METHODS:

Face-to-face interviews were conducted with 571 women who were part of a multilevel, observational community-based research program in Appalachia Ohio. Eligible women were identified through 14 participating health clinics and asked questions regarding Pap test cost and perceptions of cost as a barrier to screening. Estimates of medical costs were compared with actual costs reported by clinics.

RESULTS:

When asked about how much a Pap test would cost, 80% of the women reported they did not know. Among women who reportedly believed they knew the cost, 40% overestimated test cost. Women who noted cost as a barrier were twice as likely to not receive a test within screening guidelines as those who did not perceive a cost barrier. Furthermore, uninsured women were more than 8.5 times as likely to note cost as a barrier than women with private insurance.

CONCLUSIONS:

Although underserved women in need of cancer screening commonly report cost as a barrier, the findings of the current study suggest that women may have a very limited and often inaccurate understanding concerning Pap test cost. Providing women with this information may help reduce the impact of this barrier to screening. Cancer 2010. © 2010 American Cancer Society.

Despite efforts to improve screening rates, Papanicolaou (Pap) test rates remain below the national prevention goal that 90% of women aged ≥18 years should have received a Pap test within the past 3 years.1 In general, screening has proved a particularly important tool for reducing the impact of certain cancers, especially for slow-growing, preventable cancers such as cervical cancer.2, 3 Nevertheless, data from the 2005 National Health Interview Survey indicated that 1 in 5 women (20%) did not receive a Pap test within the past 3 years.4 Given estimates that 11,270 new cases of invasive cervical cancer and 4070 deaths would occur in 2009,5 the importance of improving screening rates to improve women's survival rates through early detection cannot be underestimated.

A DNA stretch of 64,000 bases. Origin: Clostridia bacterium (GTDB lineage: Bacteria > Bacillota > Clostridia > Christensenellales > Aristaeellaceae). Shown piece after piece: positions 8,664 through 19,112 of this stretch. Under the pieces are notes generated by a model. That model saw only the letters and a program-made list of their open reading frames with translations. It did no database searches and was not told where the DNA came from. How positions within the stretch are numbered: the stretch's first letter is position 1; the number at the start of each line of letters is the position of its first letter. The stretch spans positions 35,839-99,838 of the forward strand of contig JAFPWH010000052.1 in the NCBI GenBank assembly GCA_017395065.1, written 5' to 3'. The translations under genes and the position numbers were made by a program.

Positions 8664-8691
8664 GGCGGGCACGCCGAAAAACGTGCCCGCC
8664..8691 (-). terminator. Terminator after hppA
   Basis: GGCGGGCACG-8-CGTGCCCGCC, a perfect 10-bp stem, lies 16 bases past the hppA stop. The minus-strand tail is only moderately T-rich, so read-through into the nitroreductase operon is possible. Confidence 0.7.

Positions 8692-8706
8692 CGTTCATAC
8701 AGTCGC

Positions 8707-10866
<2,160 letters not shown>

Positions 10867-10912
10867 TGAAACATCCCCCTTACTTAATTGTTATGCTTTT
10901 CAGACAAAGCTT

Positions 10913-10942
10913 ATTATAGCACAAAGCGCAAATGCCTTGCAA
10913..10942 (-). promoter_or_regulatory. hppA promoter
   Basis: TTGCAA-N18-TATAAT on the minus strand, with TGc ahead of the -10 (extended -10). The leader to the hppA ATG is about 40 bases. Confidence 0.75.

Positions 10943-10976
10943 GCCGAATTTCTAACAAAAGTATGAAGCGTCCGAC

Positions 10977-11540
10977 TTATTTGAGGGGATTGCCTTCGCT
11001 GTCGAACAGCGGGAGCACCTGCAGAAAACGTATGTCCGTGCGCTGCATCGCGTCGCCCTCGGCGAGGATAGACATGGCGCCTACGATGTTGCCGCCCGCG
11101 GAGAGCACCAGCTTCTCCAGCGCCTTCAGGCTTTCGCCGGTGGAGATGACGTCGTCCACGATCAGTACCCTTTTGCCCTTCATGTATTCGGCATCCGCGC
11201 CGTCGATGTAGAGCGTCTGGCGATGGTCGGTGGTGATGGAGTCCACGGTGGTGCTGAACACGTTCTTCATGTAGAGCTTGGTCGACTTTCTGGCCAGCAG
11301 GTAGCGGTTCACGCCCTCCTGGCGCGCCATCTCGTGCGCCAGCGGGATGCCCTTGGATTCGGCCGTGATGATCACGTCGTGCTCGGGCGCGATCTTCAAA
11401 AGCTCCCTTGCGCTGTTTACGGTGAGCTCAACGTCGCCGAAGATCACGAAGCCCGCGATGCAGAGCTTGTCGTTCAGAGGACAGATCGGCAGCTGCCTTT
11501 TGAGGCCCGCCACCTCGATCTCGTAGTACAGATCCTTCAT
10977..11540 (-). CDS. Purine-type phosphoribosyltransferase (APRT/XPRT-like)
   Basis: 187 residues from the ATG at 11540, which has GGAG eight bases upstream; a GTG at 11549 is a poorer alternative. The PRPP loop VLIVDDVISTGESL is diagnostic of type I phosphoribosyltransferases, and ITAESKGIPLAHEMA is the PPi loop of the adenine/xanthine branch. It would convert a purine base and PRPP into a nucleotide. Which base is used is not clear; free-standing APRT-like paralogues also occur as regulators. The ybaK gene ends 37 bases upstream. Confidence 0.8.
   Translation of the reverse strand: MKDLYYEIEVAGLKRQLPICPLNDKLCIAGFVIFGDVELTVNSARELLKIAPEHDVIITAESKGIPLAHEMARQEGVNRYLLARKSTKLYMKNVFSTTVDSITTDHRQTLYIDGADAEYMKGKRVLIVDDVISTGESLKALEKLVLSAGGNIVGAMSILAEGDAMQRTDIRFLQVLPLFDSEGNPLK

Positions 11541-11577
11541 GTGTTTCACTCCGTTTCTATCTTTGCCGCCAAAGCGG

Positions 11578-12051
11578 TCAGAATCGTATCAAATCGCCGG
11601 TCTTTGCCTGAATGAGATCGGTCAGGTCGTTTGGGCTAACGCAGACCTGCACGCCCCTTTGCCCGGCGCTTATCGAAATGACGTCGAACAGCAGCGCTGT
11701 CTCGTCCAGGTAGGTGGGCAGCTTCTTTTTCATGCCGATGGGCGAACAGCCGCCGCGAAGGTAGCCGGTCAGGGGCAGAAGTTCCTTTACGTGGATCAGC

In the Appalachia Ohio region of the United States, an area characterized by lower income, higher unemployment rates, and lower levels of education,6-8 recent research has shown both greater cancer incidence and mortality rates, along with a lower prevalence of cancer screening behaviors.9 Cervical cancer incidence rates reported in 2006 were found to be 37% higher among women in Appalachia Ohio compared with women from non-Appalachia Ohio, and mortality rates from cervical cancer were 44% higher for women from Appalachia Ohio compared with their non-Appalachia Ohio counterparts.9 Rates of receipt of a Pap smear within the past 3 years demonstrated similar differences, with women from Appalachia Ohio having a rate that was 9% lower than women from non-Appalachia Ohio.9